A new report raises concerns that when fishing vessels “go dark” by switching off electronic tracking devices, in many cases they are doing so to mask the taking of illegal catches in protected marine parks and restricted national waters.
In the report released Monday by Oceana, an international conservation group, authors Lacey Malarky and Beth Lowell document incidents of fishing vessels that disappear from computer screens as they shut off collision-avoidance beacons near restricted areas, only to have them reappear days or weeks later back in legal fishing grounds.
“This practice of vessels going dark is really widespread on a global scale,” Malarky tells NPR.
Malarky and Lowell used Global Fishing Watch, which aggregates Automatic Identification System, or AIS, signals to give an unprecedented view of global fishing activity. AIS signals can be viewed by the public through such websites as Vesselfinder.com.
Yet another system, known as Vessel Management System, or VMS, is not available to the public but is used by countries to monitor their fishing fleets. However, “some countries can’t afford it — developing countries like those in West Africa,” Malarky says. “So, a lot of developing countries rely on AIS to monitor their fishing fleet.”
AIS has been around for about 20 years and is designed to give valuable information about a vessel — including its type and size, location, course and speed — to other vessels to help avoid collisions at sea. The International Maritime Organization requires all commercial vessels in international waters larger than 65 feet to have the system aboard.
Even so, when it comes to transmitting AIS, there are exceptions. Among them, AIS can be switched off at a captain’s discretion for security reasons, such as when transiting an area where piracy is a concern. Loopholes such as these, Oceania says, can be exploited by unscrupulous fishing vessels to move in and out of no-take areas undetected.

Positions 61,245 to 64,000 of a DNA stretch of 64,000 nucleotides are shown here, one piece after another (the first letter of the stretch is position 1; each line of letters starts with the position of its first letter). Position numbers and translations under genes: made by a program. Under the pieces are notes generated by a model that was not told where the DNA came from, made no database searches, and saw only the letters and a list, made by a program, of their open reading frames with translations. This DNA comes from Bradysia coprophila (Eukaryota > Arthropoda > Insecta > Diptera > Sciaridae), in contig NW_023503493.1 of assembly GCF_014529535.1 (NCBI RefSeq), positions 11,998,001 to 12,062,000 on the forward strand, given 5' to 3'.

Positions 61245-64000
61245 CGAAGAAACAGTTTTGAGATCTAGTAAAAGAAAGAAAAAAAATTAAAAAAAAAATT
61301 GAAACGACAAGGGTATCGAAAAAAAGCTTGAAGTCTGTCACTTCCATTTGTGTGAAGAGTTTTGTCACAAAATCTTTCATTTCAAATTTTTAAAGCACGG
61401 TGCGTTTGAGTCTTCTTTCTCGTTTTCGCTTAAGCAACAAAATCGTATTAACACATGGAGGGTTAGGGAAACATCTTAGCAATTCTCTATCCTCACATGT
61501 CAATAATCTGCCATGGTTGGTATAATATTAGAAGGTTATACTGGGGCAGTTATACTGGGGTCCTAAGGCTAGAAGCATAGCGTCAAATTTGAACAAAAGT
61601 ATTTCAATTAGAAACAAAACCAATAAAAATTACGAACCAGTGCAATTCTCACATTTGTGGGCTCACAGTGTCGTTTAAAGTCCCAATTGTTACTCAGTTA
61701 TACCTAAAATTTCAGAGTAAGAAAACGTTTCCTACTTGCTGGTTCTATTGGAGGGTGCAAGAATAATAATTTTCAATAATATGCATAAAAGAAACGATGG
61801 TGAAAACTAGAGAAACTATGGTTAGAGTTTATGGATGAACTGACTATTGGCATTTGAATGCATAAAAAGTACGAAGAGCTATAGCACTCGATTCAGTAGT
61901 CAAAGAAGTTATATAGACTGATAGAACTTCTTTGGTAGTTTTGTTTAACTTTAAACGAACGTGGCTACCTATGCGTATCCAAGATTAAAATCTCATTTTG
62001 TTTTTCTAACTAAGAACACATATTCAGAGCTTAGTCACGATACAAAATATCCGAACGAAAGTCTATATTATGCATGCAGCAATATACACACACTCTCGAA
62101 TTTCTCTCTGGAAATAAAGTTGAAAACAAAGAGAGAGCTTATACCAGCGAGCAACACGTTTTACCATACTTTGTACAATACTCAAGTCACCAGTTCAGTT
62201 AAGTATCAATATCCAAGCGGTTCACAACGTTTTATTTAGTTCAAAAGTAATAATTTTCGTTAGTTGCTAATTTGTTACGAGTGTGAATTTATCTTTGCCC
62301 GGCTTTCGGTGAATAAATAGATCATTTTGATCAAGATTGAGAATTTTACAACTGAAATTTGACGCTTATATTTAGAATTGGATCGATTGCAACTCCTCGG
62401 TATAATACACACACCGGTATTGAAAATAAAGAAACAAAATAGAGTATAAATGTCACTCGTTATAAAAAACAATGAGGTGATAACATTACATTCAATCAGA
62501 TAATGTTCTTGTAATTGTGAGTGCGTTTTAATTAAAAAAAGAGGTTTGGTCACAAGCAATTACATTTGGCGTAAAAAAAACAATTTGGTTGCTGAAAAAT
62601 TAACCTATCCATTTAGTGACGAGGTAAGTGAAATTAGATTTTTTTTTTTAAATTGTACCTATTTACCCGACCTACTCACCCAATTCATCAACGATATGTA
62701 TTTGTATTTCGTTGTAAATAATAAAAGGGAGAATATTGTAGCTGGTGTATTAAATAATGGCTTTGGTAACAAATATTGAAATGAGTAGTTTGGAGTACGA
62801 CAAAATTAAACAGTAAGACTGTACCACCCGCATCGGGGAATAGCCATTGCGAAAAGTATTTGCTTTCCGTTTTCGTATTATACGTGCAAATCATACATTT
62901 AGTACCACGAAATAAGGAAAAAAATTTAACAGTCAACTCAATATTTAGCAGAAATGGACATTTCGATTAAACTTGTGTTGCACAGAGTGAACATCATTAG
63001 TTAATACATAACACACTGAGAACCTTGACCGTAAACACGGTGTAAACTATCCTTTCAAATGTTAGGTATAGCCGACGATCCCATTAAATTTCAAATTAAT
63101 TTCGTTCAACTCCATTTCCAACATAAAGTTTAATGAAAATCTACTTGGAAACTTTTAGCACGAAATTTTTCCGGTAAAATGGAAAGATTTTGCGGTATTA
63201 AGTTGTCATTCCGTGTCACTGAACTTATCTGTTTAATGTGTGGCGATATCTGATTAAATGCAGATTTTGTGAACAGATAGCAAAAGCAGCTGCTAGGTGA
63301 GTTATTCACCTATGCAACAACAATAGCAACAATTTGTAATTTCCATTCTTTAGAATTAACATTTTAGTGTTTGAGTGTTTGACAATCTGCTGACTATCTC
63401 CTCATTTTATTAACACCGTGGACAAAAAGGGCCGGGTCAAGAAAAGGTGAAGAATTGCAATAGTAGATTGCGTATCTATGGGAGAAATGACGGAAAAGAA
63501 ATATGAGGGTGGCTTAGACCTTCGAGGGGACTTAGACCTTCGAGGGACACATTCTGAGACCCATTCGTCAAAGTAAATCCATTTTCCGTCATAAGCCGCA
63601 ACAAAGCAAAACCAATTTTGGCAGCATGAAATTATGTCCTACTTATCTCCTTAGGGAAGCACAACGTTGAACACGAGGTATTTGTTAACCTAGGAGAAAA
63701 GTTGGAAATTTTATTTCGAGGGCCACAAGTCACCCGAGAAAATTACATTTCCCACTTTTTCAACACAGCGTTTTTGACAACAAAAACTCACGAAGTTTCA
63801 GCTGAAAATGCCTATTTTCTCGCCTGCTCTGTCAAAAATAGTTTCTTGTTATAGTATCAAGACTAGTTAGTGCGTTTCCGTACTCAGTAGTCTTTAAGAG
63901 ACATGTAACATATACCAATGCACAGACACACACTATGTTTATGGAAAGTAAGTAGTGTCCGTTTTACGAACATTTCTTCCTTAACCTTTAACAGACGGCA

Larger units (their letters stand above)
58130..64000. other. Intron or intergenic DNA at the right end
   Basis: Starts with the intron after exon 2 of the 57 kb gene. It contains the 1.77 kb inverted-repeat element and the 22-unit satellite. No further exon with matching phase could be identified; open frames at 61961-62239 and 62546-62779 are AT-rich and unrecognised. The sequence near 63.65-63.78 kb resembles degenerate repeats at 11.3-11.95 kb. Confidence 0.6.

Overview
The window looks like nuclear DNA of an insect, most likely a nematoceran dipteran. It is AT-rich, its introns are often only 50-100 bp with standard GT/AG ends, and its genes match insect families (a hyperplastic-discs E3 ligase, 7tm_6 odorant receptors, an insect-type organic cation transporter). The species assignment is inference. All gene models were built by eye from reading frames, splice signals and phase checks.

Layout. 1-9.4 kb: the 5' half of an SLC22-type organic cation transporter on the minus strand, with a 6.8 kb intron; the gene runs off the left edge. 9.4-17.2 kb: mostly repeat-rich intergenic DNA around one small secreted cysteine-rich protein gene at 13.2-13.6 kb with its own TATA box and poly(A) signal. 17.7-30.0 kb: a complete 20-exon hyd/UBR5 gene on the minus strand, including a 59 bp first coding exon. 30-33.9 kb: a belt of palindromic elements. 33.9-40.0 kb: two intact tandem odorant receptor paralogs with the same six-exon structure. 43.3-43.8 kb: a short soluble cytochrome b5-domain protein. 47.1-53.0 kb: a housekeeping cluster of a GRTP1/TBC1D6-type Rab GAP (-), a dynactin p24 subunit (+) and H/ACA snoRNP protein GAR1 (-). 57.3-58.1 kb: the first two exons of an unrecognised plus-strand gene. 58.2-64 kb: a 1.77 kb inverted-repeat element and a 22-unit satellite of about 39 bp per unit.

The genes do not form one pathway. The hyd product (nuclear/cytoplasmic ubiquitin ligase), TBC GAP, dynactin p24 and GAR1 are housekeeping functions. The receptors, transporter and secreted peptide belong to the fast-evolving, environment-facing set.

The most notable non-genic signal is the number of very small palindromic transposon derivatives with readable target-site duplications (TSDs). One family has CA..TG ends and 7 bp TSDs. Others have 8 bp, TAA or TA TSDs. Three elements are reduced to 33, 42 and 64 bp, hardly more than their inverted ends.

Sifting through millions of incidents of vessels “going dark” — many presumably for legitimate reasons — the report details four cases that the authors believe are particularly suspicious:
— The Panamanian-flagged Tiuna, a 223-foot purse seiner that failed to transmit an AIS signal for 15 days while operating near the Galapagos Marine Reserve — one of the largest and most diverse such protected areas in the world.
— Egaluze, a 170-foot Spanish purse seiner whose AIS signal disappeared intermittently over a seven-month period while operating in restricted national waters of at least five West African countries.
The European Commission and the Spanish government have opened investigations into the cases spotlighted by Oceana, Malarky tells NPR. “It’s an unprecedented step for the EU in terms of AIS non-compliance.”
“What they are going to do is cross-check” the blanks in the AIS picture against VMS “to see if maybe they were fishing where they weren’t supposed to be.”
She says these individual incidents only serve to draw attention to what Oceana believes is a much larger problem.
“We really wanted to highlight these cases of vessels in suspicious areas where they are turning off their AIS, like no-take marine protected areas where commercial fishing is prohibited [and in] developing countries’ waters, where [those countries] may not have effective monitoring and control policies in place,” she says.
The report’s authors recommend that governments require vessels flying their flag be required to notify authorities when they turn off AIS, giving the reason.
Right now, Malarky says, “there’s no public accountability” for suspicious behavior and that by requiring vessels to explain why they may have turned off AIS, authorities would be able to better monitor what is going on.
“When we find these instances in suspicious locations, we need to be able to cross-check and say, ‘this vessel was concerned about this’ and not doing anything illegal,” she says.